Antibody-drug conjugates (ADCs) as precision targeted cancer therapies have started to deliver on their early promise as an innovative novel drug modality as demonstrated by the recent increase in market approvals. For decades, ADCs promised much in terms of targeted delivery of a potent cytotoxin, but for various reasons that included a lack of efficacy, fast clearance, dose limiting toxicities and an overall narrow therapeutic index (TI), their ability to deliver patient benefits were lacking.

As a greater array of therapeutic targets were mined as suitable for ADC candidates, the ADC development landscape therefore increased to encompass a huge number of targets, indications and combinations of different conjugation and linker optionalities (1).

Of all of these ADC targets, HER2 has been fertile ground for ADC drug hunters, spearheaded by the approval of Kadcyla® and Enhertu®. Interestingly, both of these ADCs incorporate trastuzumab (Herceptin® as the monoclonal antibody, and the influence of this targeting agent does not stop there, with [vic-]trastuzumab duocarmazine (SYD985) containing trastuzumab in Phase III, as well as other trastuzumab-ADC Phase I candidates and several engineered variants in different phases of clinical development (see figure 1) (2). This is supplemented by the Indian approved Kadcyla® biosimilar, with several others following this route in different countries.

A number of additional HER2 targeting ADC programs do expand further than trastuzumab, with the Chinese approved ADC Aidexi® utilising hertuzumab, and other ADCs in early stages of clinical development using novel antibodies. However, perhaps reasons for the exploitation of trastuzumab and the heavy focus of HER2 as a target of choice for demonstrating ADC developability is the depth and breadth of preclinical translational models, the ready availability of Herceptin® and the approved benchmarking controls.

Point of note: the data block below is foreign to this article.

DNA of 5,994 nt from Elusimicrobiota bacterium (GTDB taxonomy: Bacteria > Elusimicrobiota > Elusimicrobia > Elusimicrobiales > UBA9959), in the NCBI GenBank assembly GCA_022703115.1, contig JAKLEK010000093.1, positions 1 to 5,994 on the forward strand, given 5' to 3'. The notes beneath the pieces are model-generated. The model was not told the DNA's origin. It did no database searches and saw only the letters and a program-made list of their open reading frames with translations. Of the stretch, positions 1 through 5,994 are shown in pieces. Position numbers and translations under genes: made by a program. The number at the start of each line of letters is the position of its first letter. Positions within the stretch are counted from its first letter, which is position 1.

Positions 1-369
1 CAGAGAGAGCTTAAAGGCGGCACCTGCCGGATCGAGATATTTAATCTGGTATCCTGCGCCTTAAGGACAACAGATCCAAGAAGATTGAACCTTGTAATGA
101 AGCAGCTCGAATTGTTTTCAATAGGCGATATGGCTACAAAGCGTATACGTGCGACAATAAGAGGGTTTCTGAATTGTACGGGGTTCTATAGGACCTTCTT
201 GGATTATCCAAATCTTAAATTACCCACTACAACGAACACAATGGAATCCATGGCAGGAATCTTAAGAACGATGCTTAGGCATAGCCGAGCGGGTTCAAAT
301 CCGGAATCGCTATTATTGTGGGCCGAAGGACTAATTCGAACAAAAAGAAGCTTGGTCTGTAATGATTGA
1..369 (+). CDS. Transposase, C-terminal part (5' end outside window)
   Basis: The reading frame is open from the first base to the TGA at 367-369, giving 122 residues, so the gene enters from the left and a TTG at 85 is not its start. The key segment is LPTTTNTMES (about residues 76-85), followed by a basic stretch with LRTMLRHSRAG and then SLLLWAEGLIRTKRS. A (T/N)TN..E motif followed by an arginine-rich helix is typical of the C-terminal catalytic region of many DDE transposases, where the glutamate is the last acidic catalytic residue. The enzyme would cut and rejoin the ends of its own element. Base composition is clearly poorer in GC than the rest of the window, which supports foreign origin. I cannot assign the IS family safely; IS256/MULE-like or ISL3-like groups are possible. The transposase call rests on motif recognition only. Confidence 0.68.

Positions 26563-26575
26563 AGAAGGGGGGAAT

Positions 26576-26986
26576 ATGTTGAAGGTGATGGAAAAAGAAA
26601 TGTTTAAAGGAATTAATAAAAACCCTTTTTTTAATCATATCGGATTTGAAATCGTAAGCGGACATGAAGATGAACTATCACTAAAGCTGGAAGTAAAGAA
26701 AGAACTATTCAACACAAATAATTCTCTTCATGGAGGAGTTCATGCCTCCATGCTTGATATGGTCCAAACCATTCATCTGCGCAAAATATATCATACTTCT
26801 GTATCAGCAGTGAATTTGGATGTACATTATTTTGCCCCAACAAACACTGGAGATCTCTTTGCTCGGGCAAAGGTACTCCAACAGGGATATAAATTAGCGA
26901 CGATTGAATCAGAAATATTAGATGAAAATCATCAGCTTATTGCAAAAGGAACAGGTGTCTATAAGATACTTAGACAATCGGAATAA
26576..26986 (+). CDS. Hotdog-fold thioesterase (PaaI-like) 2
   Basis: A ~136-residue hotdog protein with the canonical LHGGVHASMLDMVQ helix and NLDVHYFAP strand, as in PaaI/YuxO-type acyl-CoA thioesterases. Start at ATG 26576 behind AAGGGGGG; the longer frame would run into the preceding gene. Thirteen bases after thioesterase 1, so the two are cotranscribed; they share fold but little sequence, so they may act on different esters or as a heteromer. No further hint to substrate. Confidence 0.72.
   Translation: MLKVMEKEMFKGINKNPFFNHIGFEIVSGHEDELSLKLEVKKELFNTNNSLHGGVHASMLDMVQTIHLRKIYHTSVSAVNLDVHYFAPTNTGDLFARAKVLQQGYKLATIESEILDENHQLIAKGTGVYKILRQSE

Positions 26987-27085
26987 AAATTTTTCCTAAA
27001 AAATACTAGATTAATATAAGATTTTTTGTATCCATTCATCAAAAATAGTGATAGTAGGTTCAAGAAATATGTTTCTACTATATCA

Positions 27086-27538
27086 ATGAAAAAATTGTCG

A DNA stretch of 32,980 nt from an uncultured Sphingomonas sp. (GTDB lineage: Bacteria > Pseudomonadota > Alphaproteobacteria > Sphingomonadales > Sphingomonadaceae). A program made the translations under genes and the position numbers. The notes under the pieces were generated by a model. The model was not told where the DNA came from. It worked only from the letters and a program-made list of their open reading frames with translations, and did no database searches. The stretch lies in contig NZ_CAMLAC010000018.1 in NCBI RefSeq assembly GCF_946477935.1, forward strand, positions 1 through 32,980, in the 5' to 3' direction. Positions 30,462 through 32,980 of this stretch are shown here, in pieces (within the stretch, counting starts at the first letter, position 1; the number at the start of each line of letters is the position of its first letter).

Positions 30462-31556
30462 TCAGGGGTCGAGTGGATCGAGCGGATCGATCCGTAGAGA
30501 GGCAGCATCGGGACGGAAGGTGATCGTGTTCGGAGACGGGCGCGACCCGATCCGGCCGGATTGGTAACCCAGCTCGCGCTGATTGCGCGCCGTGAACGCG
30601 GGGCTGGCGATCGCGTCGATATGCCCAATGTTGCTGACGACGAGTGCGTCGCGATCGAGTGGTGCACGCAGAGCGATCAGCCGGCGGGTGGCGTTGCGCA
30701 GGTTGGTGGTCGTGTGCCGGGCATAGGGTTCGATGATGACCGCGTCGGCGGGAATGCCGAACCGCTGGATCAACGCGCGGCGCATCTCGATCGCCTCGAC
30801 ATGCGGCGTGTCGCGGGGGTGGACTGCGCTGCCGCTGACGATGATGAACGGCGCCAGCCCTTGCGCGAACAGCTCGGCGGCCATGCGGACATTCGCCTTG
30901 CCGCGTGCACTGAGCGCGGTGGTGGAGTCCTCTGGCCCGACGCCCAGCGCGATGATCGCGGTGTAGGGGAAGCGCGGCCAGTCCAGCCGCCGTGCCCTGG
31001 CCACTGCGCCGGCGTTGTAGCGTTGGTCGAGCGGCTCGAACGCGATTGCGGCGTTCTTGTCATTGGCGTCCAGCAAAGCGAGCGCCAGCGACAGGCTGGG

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Figure 1.0 Overview of the trastuzumab and other HER2 targeting ADC development candidates

The journey from Kadcyla® to Enhertu® is an interesting one in that several key architectural design features were improved upon. These included moving from a non-cleavable to a cleavable linker, shifting the cytotoxin mechanism of action from the anti-mitotic maytansinoid DM1 to the topoisomerase I inhibitor DXd and increasing the drug-antibody ratio (DAR) from a heterogeneous distribution averaged at 3.5 to a homogeneous DAR of 8. This higher DAR aimed at widening the TI by exploiting a lower potent cytotoxin.

The concept of higher DAR species was primarily associated with faster clearance, higher toxicity and poor PK profiles, ultimately resulting in lower efficacy (3,4). Early approvals therefore settled around the sweet-spot of a DAR of 4, setting the paradigm of suitable TI. Development of Daiichi Sankyo’s HER2- targeting Enhertu® and Immunomedics’ TROP-2 targeting Todelvy® in this higher DAR bracket both possessed DARs of 8 and were clearly an excursion outside of this sweet spot. The success of these higher DAR ADCs was made possible by delivering payloads that were lower in potency and modulated hydrophobicity compared to the microtubulin inhibitor auristatins and maytansines, and the DNA alkylating anthracyclines and PBD dimers. Ultimately this allowed a reduction in aggregation and improvements in PK profile.